Halifax taekwondo grandmaster suspended over caning
Neither the student nor the student's parents complained about the incident
A Halifax taekwondo grandmaster has had his coaching credentials at local and national taekwondo events suspended after he struck a 17-year-old student with a bamboo cane in early January.
Woo Yong Jung, head instructor and owner of Woo Yong's Taekwondo Academy on Kempt Road, caned the student in front of numerous members of the club, but neither the student nor the student's parents complained. The Maritime Taekwondo Union (MTU) issued Jung's suspension.
"Master Jung has done a tremendous amount to advance the study of taekwondo in Canada. He is the only grandmaster in Atlantic Canada and has been teaching for 30 years. This isolated incident is, unfortunately, being blown way out of proportion," Jung's lawyer, Jason Gavras, told CBC News in an email.
The union said in a news release issued Monday the caning incident, as well as a second alleged incident are being investigated.
The initial incident was reported Jan. 15. The second incident is in relation to Jung's subsequent behaviour at the National Taekwondo Championships held in Ottawa the weekend of Feb. 15-18.
"It is not part of what taekwondo has as part of its principles, its tenets," said union president Douglas Large. "We do not, as masters and instructors, use corporal punishment."
The results of the investigations will be handed over to an independent discipline panel for review and possible additional sanctions, the union said in a news release. Sanctions range from dismissal of the complaint to permanent expulsion from the union.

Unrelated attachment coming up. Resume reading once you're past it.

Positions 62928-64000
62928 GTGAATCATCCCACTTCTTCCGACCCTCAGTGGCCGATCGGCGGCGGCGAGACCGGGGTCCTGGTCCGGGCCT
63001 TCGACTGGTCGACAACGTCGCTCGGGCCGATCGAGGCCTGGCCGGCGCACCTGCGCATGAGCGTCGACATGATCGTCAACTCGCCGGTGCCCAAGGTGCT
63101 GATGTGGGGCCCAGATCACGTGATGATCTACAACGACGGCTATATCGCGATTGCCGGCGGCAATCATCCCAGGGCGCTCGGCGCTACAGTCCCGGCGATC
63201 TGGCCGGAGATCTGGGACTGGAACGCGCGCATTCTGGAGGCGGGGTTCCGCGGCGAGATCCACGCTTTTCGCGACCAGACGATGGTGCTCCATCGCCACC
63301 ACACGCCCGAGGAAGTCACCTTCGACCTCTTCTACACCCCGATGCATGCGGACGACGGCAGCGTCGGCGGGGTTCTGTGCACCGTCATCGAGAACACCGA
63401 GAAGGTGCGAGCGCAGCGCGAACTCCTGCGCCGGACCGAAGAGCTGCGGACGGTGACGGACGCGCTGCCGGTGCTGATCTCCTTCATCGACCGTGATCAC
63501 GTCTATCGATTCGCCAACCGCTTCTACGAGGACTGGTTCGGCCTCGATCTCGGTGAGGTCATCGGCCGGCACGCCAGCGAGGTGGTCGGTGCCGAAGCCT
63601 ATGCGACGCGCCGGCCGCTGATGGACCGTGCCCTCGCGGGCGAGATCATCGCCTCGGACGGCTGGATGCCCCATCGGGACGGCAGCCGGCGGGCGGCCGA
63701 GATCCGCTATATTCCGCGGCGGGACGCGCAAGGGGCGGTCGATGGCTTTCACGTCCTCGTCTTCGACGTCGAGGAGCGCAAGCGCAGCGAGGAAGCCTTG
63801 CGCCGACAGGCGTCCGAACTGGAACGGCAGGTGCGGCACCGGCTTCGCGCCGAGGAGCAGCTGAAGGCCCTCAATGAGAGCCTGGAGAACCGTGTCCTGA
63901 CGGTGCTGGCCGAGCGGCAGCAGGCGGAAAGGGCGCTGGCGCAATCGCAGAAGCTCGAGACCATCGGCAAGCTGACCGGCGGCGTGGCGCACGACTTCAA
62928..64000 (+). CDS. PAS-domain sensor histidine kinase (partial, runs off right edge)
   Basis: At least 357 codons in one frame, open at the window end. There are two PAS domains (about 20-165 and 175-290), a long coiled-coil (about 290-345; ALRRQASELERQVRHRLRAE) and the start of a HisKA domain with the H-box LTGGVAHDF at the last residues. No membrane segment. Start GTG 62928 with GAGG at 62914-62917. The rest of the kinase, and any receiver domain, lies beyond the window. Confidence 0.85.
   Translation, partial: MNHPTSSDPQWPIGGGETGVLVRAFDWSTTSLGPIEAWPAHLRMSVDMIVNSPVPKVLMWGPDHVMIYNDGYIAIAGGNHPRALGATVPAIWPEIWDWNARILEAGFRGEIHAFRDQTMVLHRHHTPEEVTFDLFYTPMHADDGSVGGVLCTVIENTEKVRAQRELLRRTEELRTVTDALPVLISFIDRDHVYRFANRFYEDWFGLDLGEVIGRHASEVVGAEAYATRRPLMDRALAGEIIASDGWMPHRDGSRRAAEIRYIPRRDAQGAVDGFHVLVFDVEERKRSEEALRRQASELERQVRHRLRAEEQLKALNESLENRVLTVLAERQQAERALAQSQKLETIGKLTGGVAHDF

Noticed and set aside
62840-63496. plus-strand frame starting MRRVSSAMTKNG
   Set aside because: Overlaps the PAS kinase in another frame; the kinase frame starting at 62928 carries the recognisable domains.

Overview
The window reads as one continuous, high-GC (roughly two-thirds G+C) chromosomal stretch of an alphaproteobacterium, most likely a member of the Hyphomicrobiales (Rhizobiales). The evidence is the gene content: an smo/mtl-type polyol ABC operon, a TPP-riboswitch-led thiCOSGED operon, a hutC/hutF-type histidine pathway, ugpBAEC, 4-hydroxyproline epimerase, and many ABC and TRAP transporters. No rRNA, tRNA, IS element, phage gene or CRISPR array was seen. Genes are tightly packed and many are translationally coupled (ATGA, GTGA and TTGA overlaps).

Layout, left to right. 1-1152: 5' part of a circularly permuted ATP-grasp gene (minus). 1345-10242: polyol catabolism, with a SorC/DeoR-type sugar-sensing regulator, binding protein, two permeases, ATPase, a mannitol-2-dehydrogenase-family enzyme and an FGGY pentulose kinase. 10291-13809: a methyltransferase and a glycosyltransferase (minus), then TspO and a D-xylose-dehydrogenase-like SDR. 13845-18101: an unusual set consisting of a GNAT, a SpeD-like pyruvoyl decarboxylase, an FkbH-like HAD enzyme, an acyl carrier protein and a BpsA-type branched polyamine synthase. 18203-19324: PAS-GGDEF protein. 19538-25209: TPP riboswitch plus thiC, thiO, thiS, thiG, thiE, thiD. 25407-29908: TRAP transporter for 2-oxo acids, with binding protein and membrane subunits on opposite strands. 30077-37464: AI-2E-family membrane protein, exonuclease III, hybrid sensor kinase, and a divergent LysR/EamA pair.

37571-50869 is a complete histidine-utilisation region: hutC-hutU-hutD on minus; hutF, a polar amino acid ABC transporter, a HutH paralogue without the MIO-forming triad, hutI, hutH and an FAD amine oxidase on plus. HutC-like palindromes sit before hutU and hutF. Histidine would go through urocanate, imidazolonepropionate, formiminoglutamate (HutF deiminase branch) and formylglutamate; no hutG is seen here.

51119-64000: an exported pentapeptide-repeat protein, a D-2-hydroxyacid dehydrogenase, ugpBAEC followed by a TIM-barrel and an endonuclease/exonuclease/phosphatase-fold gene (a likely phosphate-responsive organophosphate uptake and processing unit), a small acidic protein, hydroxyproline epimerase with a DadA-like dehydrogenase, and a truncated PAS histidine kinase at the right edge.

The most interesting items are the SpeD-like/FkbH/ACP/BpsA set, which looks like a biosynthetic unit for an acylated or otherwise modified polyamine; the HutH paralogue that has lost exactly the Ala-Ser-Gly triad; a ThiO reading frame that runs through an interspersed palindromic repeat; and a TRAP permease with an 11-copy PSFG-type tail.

No police charges
Gavras said Jung, the student who was disciplined and his family are "quite surprised that this matter has become a story."
"They consider it largely a non-event and closed long ago," Gavras said. "This entire matter is the result of a very botched process conducted by a small, informal group of people within the MTU and one anonymous complainant."
Halifax Regional Police investigated the incident, but did not lay any charges.
"The youth did not require any medical attention and did not suffer physical injuries," Const. Carol McIsaac told CBC News in an email.
Gavras said Jung believes this is a case of his competitors trying to damage his reputation because of his success in producing champions. Jung himself won a bronze medal at the 1992 Olympics in Barcelona.
Parental support for Jung
When Large was asked by CBC News if he was impartial in this incident, he said he's not involved in the investigation or any of the procedures and processes underway.
Meanwhile, the chairperson of the Woo Yong Parents Association said he supports Jung.
"We're rather surprised and rather bewildered by the whole situation," said chairperson Byron Kendall. "There was a decision that was made by a family, a decision on discipline and how to discipline a young man to try to correct some difficult behaviour and that decision involved Master Jung."
Kendal said he has "absolutely no concern" about the safety and security of his six- and nine-year-old children when they're in the care of Jung.
Large said he's been practising taekwondo for nearly 20 years and this is the first time he's heard of caning in the sport.
"It's not what I teach in my practice, it's not what anyone that I know outside of this incident would ever do," said Large.
Gavras said Jung's discipline was "entirely in keeping with his cultural tradition and training and the student, having studied in Korea, was fully aware of this and doesn't see it as a problem."
With files from Tom Murphy